Western countries including the United States and Australia have called on China to stop detaining Uighurs and other Muslims in secret political re-education camps, which activists say hold one million people.
“We will not accept the politically driven accusations from a few countries that are fraught with biases and in total disregard of the facts,” Le Yucheng — Chinese vice-minister of foreign affairs, who headed a 66-member delegation — told the United Nations Human Rights Council.
China’s frontier of fear
Satellite imagery lifts the lid on the size and spread of China’s internment camps, used to indoctrinate vast numbers of the Xinjiang region’s Muslim population.
At a debate at the Geneva forum — which reports on alleged violations in each UN member state every five years and reviewed China’s record on Tuesday — Beijing said it protected the freedoms of its 55 ethnic minorities.
China has said that Xinjiang faces a threat from Islamist militants and separatists
It rejects all accusations of mistreatment and denies mass internment, although Chinese officials have said some citizens guilty of minor offences were being sent to “vocational training centres” to work.
Another Chinese delegate said that authorities were “providing free-of-charge vocational training with a diploma after exams” to those who had been “coerced or lured” by extremist groups.
“The extreme terrorism in Xinjiang was quite serious, seriously undermining stability and tranquillity in the locality and aroused strong indignation from the people,” said Yasheng Sidike, the Uighur Mayor of the Xinjiang capital Urumqi.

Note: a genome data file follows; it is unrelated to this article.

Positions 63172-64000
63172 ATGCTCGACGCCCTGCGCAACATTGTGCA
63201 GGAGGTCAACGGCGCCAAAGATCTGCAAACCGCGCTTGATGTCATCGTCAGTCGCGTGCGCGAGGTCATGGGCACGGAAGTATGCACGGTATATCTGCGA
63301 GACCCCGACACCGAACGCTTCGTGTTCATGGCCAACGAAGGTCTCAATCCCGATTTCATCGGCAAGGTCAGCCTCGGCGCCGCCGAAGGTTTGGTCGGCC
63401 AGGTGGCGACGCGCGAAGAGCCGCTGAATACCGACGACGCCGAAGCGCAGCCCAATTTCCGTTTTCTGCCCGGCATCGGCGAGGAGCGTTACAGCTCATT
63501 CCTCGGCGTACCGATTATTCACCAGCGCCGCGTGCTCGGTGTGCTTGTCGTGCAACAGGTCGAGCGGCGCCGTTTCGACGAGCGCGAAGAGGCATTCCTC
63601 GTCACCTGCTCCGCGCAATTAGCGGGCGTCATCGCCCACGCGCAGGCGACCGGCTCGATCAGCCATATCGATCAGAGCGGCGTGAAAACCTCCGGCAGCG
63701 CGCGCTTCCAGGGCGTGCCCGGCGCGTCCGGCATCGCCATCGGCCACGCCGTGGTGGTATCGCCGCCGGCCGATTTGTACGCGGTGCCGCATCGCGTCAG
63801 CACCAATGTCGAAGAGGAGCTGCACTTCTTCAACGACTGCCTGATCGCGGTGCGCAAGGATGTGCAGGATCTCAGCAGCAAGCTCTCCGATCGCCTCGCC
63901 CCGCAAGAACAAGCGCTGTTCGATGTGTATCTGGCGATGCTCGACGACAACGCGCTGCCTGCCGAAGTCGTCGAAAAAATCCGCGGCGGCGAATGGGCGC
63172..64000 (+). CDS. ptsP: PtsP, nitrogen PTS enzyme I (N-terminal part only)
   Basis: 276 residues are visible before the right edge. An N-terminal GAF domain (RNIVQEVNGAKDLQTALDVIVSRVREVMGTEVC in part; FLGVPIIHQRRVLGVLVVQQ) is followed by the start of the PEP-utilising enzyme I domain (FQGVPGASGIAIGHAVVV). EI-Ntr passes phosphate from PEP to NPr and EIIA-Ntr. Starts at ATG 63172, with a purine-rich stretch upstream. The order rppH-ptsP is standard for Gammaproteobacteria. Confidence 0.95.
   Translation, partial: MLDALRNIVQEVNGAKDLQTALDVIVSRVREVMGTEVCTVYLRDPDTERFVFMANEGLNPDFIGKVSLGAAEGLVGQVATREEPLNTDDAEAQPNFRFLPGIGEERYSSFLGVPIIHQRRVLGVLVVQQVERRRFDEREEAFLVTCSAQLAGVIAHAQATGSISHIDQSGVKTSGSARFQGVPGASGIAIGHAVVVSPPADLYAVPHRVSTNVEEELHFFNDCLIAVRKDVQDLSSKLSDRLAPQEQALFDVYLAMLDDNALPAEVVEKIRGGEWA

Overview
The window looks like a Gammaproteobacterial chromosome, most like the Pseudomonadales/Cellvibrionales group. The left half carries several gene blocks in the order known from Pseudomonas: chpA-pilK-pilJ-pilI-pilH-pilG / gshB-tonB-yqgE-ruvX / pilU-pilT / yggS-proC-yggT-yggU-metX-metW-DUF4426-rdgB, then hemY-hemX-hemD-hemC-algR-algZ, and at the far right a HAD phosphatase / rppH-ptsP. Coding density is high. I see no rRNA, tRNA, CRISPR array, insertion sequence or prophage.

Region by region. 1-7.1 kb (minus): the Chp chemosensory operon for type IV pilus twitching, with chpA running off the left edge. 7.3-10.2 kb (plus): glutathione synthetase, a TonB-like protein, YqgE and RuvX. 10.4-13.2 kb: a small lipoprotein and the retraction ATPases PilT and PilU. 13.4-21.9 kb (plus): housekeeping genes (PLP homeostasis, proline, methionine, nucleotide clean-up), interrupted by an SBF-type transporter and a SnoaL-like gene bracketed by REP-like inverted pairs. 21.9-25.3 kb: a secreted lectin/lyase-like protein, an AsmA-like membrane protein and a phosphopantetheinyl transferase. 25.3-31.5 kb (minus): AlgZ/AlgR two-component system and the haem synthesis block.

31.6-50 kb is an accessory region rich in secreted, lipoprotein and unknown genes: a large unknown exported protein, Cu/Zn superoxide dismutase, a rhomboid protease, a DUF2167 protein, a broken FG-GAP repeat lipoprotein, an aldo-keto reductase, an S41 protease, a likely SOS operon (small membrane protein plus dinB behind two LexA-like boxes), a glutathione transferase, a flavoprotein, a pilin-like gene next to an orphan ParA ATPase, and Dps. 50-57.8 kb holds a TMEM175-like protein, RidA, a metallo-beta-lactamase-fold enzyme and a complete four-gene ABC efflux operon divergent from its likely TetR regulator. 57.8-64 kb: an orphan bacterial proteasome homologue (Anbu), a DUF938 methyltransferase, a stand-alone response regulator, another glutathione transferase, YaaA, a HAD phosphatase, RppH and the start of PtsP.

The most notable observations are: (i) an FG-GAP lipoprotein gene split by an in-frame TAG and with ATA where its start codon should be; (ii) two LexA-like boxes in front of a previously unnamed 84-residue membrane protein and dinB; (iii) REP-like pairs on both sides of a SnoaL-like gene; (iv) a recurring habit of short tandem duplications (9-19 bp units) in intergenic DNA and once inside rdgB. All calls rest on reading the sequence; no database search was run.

For the last 22 months there had been “no incident of violent terrorism”, he added.
The ABC last week published an investigation showing the rapid expansion of 28 of China’s detention camps in Xinjiang, using new research collated by the Australian Strategic Policy Institute.
A UN panel of human rights experts said on August 10 it had received many credible reports that one million ethnic Uighurs in China were being held in what resembles a “massive internment camp that is shrouded in secrecy”. By turning the screws on the Uighurs tighter every day, is China actually creating the hotbed of discontent that it’s trying to crack down on?
Western countries spoke out against what they described as a deterioration in China’s human rights since the last review in 2013, especially over its treatment of Muslims in Xinjiang.
“We are alarmed by the Government of China’s worsening crackdown on Uighurs, Kazakhs, and other Muslims in the Xinjiang Uighur Autonomous Region,” US charge d’affaires Mark Cassayre said.
The United States urged China to “abolish all forms of arbitrary detention, including internment camps in Xinjiang, and immediately release the hundreds of thousands, possibly millions, of individuals detained in these camps,” he said.
Australia’s representative at the debate also called on China to end arbitrary detention in Xinjiang, allow freedom of movement for Uighurs and Tibetans, and allow foreign media and officials access to Xinjiang and Tibet.
Both countries called for officials to release jailed human rights activists, with Mr Cassayre specifically naming Wang Quanzhang, Ilham Tohti and Huang Qi.